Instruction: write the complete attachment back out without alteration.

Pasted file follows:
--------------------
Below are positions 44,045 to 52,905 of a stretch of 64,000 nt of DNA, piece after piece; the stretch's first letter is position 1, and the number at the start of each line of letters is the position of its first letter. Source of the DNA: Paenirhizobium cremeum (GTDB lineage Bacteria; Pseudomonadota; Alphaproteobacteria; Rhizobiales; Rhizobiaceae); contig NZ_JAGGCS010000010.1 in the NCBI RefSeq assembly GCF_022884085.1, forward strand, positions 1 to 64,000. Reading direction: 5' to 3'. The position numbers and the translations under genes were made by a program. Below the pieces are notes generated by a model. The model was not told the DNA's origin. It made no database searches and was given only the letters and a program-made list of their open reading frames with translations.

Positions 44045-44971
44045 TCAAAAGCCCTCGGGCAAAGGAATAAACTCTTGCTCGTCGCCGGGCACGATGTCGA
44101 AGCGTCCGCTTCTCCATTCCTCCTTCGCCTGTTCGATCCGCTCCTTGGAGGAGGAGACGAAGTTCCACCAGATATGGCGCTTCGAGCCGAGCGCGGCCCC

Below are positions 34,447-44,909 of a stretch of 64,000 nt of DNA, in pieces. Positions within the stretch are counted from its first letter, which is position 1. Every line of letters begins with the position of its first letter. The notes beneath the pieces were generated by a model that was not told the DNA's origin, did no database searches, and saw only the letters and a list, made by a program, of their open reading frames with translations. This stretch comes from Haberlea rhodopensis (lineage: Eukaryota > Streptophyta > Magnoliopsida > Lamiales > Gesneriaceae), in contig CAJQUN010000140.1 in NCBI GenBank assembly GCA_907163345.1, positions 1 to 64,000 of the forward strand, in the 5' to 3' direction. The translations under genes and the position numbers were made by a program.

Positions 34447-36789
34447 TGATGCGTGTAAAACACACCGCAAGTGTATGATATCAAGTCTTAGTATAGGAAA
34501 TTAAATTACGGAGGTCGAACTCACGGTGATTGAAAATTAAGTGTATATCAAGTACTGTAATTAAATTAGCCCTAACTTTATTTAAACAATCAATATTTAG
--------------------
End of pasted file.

Below are positions 44,045 to 52,905 of a stretch of 64,000 nt of DNA, piece after piece; the stretch's first letter is position 1, and the number at the start of each line of letters is the position of its first letter. Source of the DNA: Paenirhizobium cremeum (GTDB lineage Bacteria; Pseudomonadota; Alphaproteobacteria; Rhizobiales; Rhizobiaceae); contig NZ_JAGGCS010000010.1 in the NCBI RefSeq assembly GCF_022884085.1, forward strand, positions 1 to 64,000. Reading direction: 5' to 3'. The position numbers and the translations under genes were made by a program. Below the pieces are notes generated by a model. The model was not told the DNA's origin. It made no database searches and was given only the letters and a program-made list of their open reading frames with translations.

Positions 44045-44971
44045 TCAAAAGCCCTCGGGCAAAGGAATAAACTCTTGCTCGTCGCCGGGCACGATGTCGA
44101 AGCGTCCGCTTCTCCATTCCTCCTTCGCCTGTTCGATCCGCTCCTTGGAGGAGGAGACGAAGTTCCACCAGATATGGCGCTTCGAGCCGAGCGCGGCCCC

Below are positions 34,447-44,909 of a stretch of 64,000 nt of DNA, in pieces. Positions within the stretch are counted from its first letter, which is position 1. Every line of letters begins with the position of its first letter. The notes beneath the pieces were generated by a model that was not told the DNA's origin, did no database searches, and saw only the letters and a list, made by a program, of their open reading frames with translations. This stretch comes from Haberlea rhodopensis (lineage: Eukaryota > Streptophyta > Magnoliopsida > Lamiales > Gesneriaceae), in contig CAJQUN010000140.1 in NCBI GenBank assembly GCA_907163345.1, positions 1 to 64,000 of the forward strand, in the 5' to 3' direction. The translations under genes and the position numbers were made by a program.

Positions 34447-36789
34447 TGATGCGTGTAAAACACACCGCAAGTGTATGATATCAAGTCTTAGTATAGGAAA
34501 TTAAATTACGGAGGTCGAACTCACGGTGATTGAAAATTAAGTGTATATCAAGTACTGTAATTAAATTAGCCCTAACTTTATTTAAACAATCAATATTTAG